Middle Eastern Patients with Breast Cancer and Depression: A Systematic Review and Meta-Analysis


avatar Sima Rafiei 1 , avatar Fatemeh Pashazadeh Kan 2 , avatar Samira Raoofi 3 , avatar Akbar Javan Biparva 4 , 5 , avatar Ahmad Ghashghaee 6 , *

Social Determinants of Health Research Center, Research Institute for Prevention of Non-Communicable Diseases, Qazvin University of Medical Sciences, Qazvin, IR Iran
Student Research Committee, School of Nursing and Midwifery, Iran University of Medical Sciences, Tehran, IR Iran
Faculty of Health Management and Information Sciences Branch, Iran University of Medical Sciences, Tehran, IR Iran
Student Research Committee, School of Health Management and Medical Informatics, Tabriz University of Medical Sciences, Tabriz, IR Iran
Iranian Center of Excellence in Health Management, Tabriz University of Medical Sciences, Tabriz, IR Iran
School of Medicine, Dentistry and Nursing, University of Glasgow, Glasgow, UK

how to cite: Rafiei S, Pashazadeh Kan F, Raoofi S, Javan Biparva A, Ghashghaee A. Middle Eastern Patients with Breast Cancer and Depression: A Systematic Review and Meta-Analysis. Iran J Psychiatry Behav Sci. 2023;17(3):e135463. https://doi.org/10.5812/ijpbs-135463.



Breast cancer (BC) is the most prevalent cancer diagnosed in women and the second most common cancer worldwide.


This study aimed to determine the rates of depression and identify the characteristics that put women at risk for developing depression while coping with BC in the Middle East.


The present meta-analysis was performed by searching for keywords related to BC and depression in Middle East countries, including Egypt, Iran, Jordan, Lebanon, Pakistan, Qatar, and Turkey, in 4 main databases (PubMed, Embase, Web of Science, and Scopus) between January 2000 and November 2021. The results were analyzed using R and CMA software.


Fifteen English-language papers were included in this meta-analysis. The estimated prevalence of depression was 40.8% among a total of 2369 BC women, with the highest depression rate (83.9%) among Pakistani women (95% CI, 73.6 - 89.5; P = 0.000) and the lowest depression rate (27.5%) among Turkish women (95% CI, 17.2 - 40.9; P = 0.002). The women who were under treatment had higher levels of depression compared with those who were treated.


The diagnosis of depression during a clinical treatment process can provide accurate assessments of the mental and social well-being of patients and consequently inform them about their own care. Thus, cancer treatment centers need to integrate mental illness assessment and support significant parts of the treatment plan to prevent and treat depression among BC patients.

1. Context

Breast cancer (BC) is the most commonly diagnosed cancer in women, making it the second most prevalent type of cancer worldwide (1, 2). The incidence of BC has been increasing in recent decades. This suggests that BC may soon become one of the leading causes of mortality among women of childbearing age, particularly in low- and middle-income countries (3). According to GLOBOCAN, an online database that predicts the worldwide incidence and death of cancer, 34.2% of all new cases of cancer in 2018 were BC cases (4). Furthermore, a significant number of women are diagnosed with BC at an advanced stage at a young age, where the disease is largely destructive and needs mastectomy (3). Due to the long-term exposure to the disease and its fatal nature, BC imposes a significant psychological burden on patients (5-7). Evidence affirms that BC women are more likely to develop depression, particularly during the first year of diagnosis (8, 9). In fact, the reduced physical capability, adverse effects of treatment, pain, stress, and fear of death, as well as financial problems and lack of social support, lead to destructive mental disorders in cancer patients (7).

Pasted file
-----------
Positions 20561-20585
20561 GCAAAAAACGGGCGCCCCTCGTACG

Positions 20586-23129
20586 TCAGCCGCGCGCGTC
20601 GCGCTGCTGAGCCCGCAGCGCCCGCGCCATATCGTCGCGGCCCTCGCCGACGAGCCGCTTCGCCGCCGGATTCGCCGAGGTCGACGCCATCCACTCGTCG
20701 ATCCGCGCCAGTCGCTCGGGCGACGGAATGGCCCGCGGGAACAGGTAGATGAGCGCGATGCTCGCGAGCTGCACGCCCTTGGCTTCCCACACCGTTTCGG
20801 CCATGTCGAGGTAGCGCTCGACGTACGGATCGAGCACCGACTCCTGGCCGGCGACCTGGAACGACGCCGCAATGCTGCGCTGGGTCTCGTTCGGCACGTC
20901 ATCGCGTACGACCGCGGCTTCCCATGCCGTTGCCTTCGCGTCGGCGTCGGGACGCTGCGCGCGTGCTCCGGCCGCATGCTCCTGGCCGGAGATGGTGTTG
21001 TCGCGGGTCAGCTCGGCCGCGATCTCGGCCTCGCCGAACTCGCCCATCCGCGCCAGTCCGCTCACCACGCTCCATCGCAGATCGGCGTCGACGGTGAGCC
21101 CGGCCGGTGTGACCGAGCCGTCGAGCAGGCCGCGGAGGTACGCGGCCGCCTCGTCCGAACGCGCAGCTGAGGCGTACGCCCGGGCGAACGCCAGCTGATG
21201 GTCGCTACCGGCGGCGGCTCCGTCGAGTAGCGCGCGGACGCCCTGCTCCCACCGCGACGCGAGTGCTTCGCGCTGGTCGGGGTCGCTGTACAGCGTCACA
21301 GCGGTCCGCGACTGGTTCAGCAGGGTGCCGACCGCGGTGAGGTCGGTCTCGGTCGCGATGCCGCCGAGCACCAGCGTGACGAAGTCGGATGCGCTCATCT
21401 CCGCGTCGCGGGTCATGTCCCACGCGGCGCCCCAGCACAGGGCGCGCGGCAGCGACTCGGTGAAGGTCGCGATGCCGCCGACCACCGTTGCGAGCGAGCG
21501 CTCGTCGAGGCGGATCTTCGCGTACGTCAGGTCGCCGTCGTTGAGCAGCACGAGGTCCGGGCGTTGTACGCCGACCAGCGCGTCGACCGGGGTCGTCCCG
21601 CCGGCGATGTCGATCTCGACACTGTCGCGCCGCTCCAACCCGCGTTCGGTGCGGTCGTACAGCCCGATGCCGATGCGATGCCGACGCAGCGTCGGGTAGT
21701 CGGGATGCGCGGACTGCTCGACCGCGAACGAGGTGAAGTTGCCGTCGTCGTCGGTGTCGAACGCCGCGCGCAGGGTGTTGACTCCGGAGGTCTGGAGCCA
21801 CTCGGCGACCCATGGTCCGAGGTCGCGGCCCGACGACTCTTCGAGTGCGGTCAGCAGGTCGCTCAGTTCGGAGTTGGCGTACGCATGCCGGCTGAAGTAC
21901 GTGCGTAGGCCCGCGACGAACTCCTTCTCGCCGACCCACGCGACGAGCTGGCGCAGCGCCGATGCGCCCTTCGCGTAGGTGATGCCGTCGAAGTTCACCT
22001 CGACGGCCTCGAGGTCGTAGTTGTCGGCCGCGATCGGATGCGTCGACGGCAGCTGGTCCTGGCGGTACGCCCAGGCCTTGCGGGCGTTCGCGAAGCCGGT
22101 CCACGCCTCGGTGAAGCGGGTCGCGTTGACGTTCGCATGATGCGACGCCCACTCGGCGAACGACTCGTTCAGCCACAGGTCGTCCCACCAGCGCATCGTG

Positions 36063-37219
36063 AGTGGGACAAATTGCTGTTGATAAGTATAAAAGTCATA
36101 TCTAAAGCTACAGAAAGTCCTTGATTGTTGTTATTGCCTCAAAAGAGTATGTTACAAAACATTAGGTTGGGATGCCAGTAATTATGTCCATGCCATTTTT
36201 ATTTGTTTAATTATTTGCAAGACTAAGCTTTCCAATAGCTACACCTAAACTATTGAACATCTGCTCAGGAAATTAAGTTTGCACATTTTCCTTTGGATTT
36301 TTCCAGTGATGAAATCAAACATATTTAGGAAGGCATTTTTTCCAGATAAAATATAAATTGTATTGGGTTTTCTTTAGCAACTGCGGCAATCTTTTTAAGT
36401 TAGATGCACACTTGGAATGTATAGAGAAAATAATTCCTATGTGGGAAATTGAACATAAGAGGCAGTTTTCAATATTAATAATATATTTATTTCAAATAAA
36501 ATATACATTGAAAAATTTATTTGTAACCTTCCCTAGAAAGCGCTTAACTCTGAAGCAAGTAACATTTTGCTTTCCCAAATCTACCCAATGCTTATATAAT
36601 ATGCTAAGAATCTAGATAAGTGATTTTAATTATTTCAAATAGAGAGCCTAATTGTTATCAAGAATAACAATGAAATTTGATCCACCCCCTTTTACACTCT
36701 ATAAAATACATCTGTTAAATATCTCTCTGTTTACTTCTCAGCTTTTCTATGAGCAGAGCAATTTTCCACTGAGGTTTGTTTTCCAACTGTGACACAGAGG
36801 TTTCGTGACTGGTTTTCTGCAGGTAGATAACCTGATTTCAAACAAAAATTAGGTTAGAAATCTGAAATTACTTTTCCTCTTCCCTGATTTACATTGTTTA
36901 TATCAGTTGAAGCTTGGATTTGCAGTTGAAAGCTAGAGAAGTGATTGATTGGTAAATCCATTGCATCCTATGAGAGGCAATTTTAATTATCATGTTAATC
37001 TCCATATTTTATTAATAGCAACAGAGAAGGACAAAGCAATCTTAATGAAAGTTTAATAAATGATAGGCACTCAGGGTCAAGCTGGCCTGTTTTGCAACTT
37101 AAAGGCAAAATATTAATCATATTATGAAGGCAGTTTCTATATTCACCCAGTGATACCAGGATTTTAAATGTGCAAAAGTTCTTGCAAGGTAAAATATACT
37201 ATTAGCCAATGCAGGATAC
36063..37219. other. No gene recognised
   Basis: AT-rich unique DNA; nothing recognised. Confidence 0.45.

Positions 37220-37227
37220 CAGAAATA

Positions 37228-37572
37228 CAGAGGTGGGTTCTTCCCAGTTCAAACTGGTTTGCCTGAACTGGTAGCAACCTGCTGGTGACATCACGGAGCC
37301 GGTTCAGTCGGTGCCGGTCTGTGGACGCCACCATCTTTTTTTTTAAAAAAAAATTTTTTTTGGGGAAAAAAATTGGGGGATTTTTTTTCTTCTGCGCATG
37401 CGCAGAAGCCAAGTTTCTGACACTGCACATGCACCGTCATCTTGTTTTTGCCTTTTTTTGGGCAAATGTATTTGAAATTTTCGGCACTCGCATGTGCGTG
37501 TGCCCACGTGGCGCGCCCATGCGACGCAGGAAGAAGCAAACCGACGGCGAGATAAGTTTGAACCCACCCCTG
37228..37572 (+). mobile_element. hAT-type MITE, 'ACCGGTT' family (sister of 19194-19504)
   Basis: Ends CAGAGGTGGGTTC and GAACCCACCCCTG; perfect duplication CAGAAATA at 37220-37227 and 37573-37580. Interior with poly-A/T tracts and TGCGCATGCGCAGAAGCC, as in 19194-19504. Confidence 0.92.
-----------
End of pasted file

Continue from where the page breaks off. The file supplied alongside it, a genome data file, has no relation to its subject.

Depression (as one of the most common psychiatric symptoms in BC patients) negatively affects the quality of life and puts patients at higher risk of evolving severe anxiety and stress (10). A review conducted by Wong-Kim and Bloom revealed that 11% of newly-diagnosed BC women struggled with severe depressive disorders (11). Relatively, Tegethoff et al. found that 10% to 32% of BC patients at a young age usually develop depression (12). In a study in China, the prevalence of depression was reported to be 26% in BC women (13). Also, another study in India estimated that 22% of BC women suffered from depression symptoms (14). Overall, nearly 30% of BC patients feel anxiety, depression, reduced functional capacity, and low self-esteem after the disease diagnosis. In recent years, the fast-increasing prevalence of psychiatric disorders in BC patients has been considered an important issue to take immediate action to eliminate these mental disorders to improve the overall well-being and quality of life in BC patients (15).

Several studies have found associated factors with developing depression among BC patients, including the long-term and painful process of chemotherapy treatment, mastectomy surgery, lack of family or social support, and lower educational level. Based on the literature, being correctly informed about BC diagnosis and the disease progression could improve patient quality of life and reduce the risk of depression (16, 17). Thus, it is essential to adopt appropriate strategies to control the psychological problems in BC patients and consequently provide more positive results for the physical health status of patients. Accordingly, this systematic review was conducted to determine the incidence of depression and its risk factors among women with BC in Middle Eastern countries.

2. Methods

A comprehensive literature search was conducted according to the Preferred Reporting Items for Systematic Reviews and Meta-Analyses (PRISMA) Statement 2009 (18).

2.1. Databases and Search Terms